Atrial Fibrillation Program
Atrial fibrillation (AF or A-Fib) is the most common abnormal heart rhythm. The condition can severely impact a person’s quality of life, causing heart palpitations, chronic fatigue and pain, in addition increasing the risk for heart disease and stroke. A-Fib affects nearly 3 million Americans, and the risk for developing the condition increases with age.
In a normal heart, the four chambers of the heart beat in a steady, rhythmic pattern. A-Fib causes the upper chambers of the heart (atria) to quiver or twitch rapidly (fibrillate) in an irregular, disorganized rhythm. The atria may beat as often as 300 times per minute – about four times faster than normal.
When A-Fib occurs, instead of one electrical impulse moving through the heart, many impulses begin in the atria. This happens as a result of the structure of the heart and its electrical system changing over time as we age.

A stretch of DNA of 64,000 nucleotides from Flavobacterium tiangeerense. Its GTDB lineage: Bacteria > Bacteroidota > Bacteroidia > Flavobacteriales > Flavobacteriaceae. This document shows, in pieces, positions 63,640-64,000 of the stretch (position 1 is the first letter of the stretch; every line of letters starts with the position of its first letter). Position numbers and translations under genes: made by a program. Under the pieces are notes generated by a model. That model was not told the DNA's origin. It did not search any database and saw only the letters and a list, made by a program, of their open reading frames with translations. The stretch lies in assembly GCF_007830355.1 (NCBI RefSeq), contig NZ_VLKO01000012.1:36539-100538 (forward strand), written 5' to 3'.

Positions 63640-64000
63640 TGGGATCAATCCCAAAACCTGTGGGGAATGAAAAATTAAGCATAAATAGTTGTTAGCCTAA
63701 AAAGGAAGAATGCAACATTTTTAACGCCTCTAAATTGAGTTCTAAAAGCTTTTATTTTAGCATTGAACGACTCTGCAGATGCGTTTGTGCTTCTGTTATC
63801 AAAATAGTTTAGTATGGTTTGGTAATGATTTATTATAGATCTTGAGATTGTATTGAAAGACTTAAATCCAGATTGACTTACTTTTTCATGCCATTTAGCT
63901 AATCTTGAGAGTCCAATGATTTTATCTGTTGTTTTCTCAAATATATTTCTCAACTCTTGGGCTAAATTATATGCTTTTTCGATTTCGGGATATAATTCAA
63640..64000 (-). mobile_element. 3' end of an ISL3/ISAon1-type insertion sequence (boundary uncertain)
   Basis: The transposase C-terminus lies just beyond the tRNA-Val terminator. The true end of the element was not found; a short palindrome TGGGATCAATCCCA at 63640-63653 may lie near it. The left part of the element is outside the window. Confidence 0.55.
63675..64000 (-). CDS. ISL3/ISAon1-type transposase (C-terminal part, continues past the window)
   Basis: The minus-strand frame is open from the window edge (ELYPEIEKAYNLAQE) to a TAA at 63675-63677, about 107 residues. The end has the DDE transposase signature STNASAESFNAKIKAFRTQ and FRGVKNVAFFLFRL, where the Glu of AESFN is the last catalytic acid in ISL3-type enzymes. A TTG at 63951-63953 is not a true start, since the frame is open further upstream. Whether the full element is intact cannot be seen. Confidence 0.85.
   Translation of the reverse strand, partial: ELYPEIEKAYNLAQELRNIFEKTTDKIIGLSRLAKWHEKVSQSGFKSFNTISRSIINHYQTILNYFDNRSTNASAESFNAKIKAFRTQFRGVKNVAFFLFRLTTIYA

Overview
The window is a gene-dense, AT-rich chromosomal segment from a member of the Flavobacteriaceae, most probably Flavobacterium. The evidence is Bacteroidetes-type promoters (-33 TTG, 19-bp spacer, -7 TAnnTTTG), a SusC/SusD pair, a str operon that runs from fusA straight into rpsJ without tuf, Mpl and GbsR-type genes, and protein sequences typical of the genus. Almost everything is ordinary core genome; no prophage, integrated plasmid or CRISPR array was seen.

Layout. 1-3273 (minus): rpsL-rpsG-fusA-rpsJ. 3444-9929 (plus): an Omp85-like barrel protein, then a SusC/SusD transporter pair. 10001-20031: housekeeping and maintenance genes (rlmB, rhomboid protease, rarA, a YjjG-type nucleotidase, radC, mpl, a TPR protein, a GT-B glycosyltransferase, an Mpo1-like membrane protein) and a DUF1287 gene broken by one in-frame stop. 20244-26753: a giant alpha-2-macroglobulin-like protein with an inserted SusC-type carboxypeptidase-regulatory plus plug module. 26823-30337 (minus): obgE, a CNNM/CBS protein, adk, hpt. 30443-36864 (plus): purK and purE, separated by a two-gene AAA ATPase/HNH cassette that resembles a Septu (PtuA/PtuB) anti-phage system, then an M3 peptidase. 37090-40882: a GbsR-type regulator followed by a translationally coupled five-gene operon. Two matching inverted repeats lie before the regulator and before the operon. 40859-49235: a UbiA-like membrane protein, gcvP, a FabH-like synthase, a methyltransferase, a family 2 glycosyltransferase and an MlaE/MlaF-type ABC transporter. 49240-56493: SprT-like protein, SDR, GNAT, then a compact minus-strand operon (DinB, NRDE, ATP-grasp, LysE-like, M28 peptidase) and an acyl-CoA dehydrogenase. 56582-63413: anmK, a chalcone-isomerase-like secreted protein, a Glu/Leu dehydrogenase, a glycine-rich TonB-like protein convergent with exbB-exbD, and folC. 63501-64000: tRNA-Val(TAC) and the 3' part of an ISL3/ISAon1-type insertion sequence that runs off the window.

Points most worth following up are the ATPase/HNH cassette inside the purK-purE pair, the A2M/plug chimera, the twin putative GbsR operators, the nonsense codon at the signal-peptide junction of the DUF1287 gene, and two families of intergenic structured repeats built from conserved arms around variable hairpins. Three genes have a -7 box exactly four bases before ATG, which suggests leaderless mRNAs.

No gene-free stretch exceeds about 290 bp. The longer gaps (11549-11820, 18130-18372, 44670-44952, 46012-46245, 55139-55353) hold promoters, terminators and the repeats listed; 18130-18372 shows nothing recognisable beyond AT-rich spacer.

As the electrical pathway changes during the aging process, one or more “triggers” may develop, causing the development of electrical circuits which send extra impulses to the heart muscle at a faster than normal rate. These extra electrical signals cause the heart to beat in a fast, disorganized and inefficient way, making it more difficult for blood to be pumped efficiently. With the blood supply moving more slowly throughout the body, the chances for a blood clot to form are increased. If a blood clot is pumped out of the heart and travels to the brain, it can cause a stroke.
Without treatment, A-Fib can also make the heart beat too fast for long periods of time, causing the heart muscle to become weak. This condition is called cardiomyopathy and can lead to heart failure and result in long-term disability and/or death.
Summa Health System offers patients a comprehensive atrial fibrillation program staffed by specially trained electrophysiologists who can effectively treat and manage the condition.
The program is designed to:
- Improve the patient’s quality of life
- Reduce the number of ER visits, hospitalizations and/or readmissions
- Reduce the risk of adverse events and complications associated with complex medication regimens
- Encourage patients to become an active partner with their physician as it relates to a treatment plan
To learn more about our A-Fib Program, call (800) 237-8662 to schedule an appointment for an evaluation.